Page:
Grounds for testing: Delprat Phytoremediation Garden

In a beautiful Image of the circularity of intellectual insight and material processes, science writer Dorion Sagan writes of how, in hearing his own breathing, he is reminded of the redox gradient, the metabolic source of energy for most animals. The oxygen we inhale and the chemical compounds making up our food are what sustain us in the very physical process that enables our awareness of those same processes and of our own existence. Redox gradients also exist in the biogeochemical processes of wetlands and soils, and also in contaminant plumes. The physics and chemistry are different to values; But our own capacity for perceiving the difference between environments that nourish us and those that do the opposite is nonetheless crucial.

Delprat Phytoremediation Garden, an open-ended and ongoing experimental phytoremediation landscape in the grounds of the former Newcastle BHP steelworks manager’s cottage, is an effort to create just this sort of awareness. Conceived by SueAnne Ware at the University of Newcastle and Chris Johnstone of Bosque Landscape Architecture, and supported by PhD candidates and student research assistants, the project is an effort to study the effect of various phytoremediation plantings in the heavily contaminated grounds of the cottage.

Site plan of Delprat Phytoremediation Garden. The garden comprises five distinct zones: a flowering meadow, a cottage garden, a kitchen garden, an orchard grove, and zones of bounded shrubs.

Image: University of Newcastle – School of Architecture and Built Environment and University of Technology Sydney in collaboration with Landcom

Pollinators and other animals can carry out contaminants through ingesting or other methods.

Pollinators and other animals can carry out contaminants through ingesting or other methods.

Image: Miranda Cunningham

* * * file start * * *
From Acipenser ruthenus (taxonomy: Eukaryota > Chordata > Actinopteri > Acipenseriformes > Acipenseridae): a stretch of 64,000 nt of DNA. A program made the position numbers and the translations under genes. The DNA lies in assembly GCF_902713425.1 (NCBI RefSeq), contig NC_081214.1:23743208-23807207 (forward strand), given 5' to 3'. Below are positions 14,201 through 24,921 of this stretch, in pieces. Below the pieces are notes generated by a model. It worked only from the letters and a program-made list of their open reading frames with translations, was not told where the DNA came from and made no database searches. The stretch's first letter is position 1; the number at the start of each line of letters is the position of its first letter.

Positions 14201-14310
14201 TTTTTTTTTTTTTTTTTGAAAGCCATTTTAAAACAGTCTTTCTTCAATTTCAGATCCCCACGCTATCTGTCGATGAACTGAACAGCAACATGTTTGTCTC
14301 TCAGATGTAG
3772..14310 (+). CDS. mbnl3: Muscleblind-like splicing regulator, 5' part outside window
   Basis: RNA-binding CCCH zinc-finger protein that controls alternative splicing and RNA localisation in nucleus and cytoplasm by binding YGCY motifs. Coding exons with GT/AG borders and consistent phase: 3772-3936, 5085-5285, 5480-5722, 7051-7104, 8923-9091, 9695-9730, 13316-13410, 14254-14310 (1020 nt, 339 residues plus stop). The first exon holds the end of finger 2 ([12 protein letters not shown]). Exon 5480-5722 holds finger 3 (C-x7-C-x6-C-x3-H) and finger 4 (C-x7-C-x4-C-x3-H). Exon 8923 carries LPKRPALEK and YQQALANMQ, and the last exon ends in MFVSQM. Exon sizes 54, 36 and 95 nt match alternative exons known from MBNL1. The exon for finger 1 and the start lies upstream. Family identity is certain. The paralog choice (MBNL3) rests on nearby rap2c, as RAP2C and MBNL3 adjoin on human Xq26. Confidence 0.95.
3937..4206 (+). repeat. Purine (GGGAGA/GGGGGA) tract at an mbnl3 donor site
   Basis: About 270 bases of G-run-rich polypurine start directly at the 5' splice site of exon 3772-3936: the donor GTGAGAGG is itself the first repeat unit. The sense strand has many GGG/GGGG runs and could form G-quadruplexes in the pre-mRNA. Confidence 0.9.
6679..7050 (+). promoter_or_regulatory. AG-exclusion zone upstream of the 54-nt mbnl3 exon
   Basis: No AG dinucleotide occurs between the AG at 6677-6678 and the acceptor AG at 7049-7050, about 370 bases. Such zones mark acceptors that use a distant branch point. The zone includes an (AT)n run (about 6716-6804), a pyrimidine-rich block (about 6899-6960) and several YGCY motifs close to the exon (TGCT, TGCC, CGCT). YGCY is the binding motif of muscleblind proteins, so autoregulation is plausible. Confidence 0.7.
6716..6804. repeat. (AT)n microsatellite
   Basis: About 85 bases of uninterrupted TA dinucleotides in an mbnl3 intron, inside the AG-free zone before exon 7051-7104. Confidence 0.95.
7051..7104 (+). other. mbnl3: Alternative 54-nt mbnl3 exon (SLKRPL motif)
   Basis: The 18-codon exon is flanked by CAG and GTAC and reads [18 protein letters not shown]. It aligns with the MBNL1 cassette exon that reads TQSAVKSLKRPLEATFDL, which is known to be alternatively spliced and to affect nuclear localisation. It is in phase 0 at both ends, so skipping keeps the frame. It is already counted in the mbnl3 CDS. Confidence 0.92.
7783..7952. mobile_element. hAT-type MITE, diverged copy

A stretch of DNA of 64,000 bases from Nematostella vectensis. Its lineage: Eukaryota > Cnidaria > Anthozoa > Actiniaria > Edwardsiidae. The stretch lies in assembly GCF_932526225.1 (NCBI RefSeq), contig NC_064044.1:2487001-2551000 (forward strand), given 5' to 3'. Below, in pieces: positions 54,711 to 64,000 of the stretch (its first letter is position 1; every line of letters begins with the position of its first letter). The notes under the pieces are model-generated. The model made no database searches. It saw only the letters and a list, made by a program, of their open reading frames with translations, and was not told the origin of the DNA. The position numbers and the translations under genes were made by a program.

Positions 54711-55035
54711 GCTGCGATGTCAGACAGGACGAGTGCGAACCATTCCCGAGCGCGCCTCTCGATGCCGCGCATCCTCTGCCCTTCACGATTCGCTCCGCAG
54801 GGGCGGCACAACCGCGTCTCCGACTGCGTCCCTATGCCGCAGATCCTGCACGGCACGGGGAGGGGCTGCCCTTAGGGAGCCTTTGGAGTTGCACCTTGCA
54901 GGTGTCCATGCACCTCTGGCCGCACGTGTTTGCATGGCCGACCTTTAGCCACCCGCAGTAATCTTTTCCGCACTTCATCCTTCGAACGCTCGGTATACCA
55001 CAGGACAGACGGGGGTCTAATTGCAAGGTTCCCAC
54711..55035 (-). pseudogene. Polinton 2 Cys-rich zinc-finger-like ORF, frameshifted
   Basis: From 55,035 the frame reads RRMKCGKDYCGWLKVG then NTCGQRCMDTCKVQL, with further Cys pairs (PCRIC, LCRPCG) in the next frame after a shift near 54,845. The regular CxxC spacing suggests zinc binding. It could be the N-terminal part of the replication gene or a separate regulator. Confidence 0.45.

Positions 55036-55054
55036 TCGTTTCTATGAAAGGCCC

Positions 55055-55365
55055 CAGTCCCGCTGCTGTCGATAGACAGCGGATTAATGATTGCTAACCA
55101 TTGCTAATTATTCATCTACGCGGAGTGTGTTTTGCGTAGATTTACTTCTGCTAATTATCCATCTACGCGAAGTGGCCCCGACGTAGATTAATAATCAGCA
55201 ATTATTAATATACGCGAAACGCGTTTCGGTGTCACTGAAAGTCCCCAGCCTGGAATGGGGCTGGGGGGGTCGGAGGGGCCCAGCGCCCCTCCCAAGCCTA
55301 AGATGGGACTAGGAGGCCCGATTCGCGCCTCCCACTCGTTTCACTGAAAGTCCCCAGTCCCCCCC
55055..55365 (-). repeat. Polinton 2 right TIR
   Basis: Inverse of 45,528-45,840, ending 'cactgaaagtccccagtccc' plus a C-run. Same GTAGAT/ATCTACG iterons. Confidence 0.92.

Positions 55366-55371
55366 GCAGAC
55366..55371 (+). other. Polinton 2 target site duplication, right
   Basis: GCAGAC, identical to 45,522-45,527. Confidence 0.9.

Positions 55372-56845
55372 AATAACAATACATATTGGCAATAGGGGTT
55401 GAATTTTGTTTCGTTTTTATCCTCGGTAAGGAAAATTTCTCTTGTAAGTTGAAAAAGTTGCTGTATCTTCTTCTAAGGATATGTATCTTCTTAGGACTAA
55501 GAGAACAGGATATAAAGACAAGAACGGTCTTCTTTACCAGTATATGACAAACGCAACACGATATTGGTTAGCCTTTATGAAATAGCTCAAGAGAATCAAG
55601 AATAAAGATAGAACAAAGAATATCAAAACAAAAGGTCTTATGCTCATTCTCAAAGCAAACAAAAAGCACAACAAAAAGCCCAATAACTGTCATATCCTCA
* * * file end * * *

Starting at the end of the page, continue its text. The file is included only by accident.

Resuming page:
The potential for landscape architecture to restore post-industrial and polluted landscapes has been a prominent feature of the profession’s claims over the past several decades. This was recently underlined by last year’s award of the Oberlander Prize (landscape architecture’s answer to the Pritzker) to DIRT Studio’s Julie Bargmann, whose transformation of abandoned Appalachian slag heaps into gardens at Vintondale Reclamation Park was a touchstone for many post-industrial projects from the nineties awards. Kate Kennen and Niall Kirkwood’s 2015 book Phyto is also an effort to map the state of research into phytotechnologies, especially in North America, and explore their potential for landscape design. And yet, as Ware and Johnstone point out, there are still very few concrete and comprehensive studies of the performance of particular plant species in contaminated sites in Australia, especially when it comes to native plantings. The work at the Delprat Garden is primarily an effort to redress this paucity of knowledge.

The garden comprises five distinct zones: a flowering meadow, which flanks the approach; a cottage garden, which surrounds the building itself; a kitchen garden, which, with the instantly recognizable forms of its domestic cultivars, also serves as a welcoming marker of arrival; an orchard grove; and zones of bounded shrubs that complete the overall design. Each of these areas references the layered history of the site, while modeling the kinds of exotic and native plantings one might commonly find in suburban Australian gardens. Environmental monitoring of the plantings and their surrounding soils is being provided through a collaboration with Megan Murray, leader of the Phyto Lab at the University of Technology Sydney (UTS).

Silverbeet, rosemary, basil, parsley and onion are among the diverse mix of edibles being tested.

Silverbeet, rosemary, basil, parsley and onion are among the diverse mix of edibles being tested.

Image: SueAnne Ware

Delprat Garden aims to create an awareness of the potential for landscape architecture to restore polluted soils.

Delprat Garden aims to create an awareness of the potential for landscape architecture to restore polluted soils.

Image: Jed Cranfield

Crucial to Ware and Johnstone’s vision is a realistic approach to the capacities and limitations of the plants themselves, and the evolving state of scientific knowledge about how they respond to different types and concentrations of contamination. Some plants, for instance, are hyperaccumulators and extract large amounts of contaminants out of the soil, absorbing them into their own structures (famously, sunflowers – Helianthus annus), while others seem to successfully repel contaminants and are able to produce flowers and fruits that are largely untainted, despite the toxic conditions in which they grew (for example, watermelons – Citrullus lantanus). Given that pollinators, birds and other animals can potentially carry out these contaminants through ingesting or other methods, the ramifications of such research and knowledge, and its potential to shape a more ecological approach to planting design, are significant.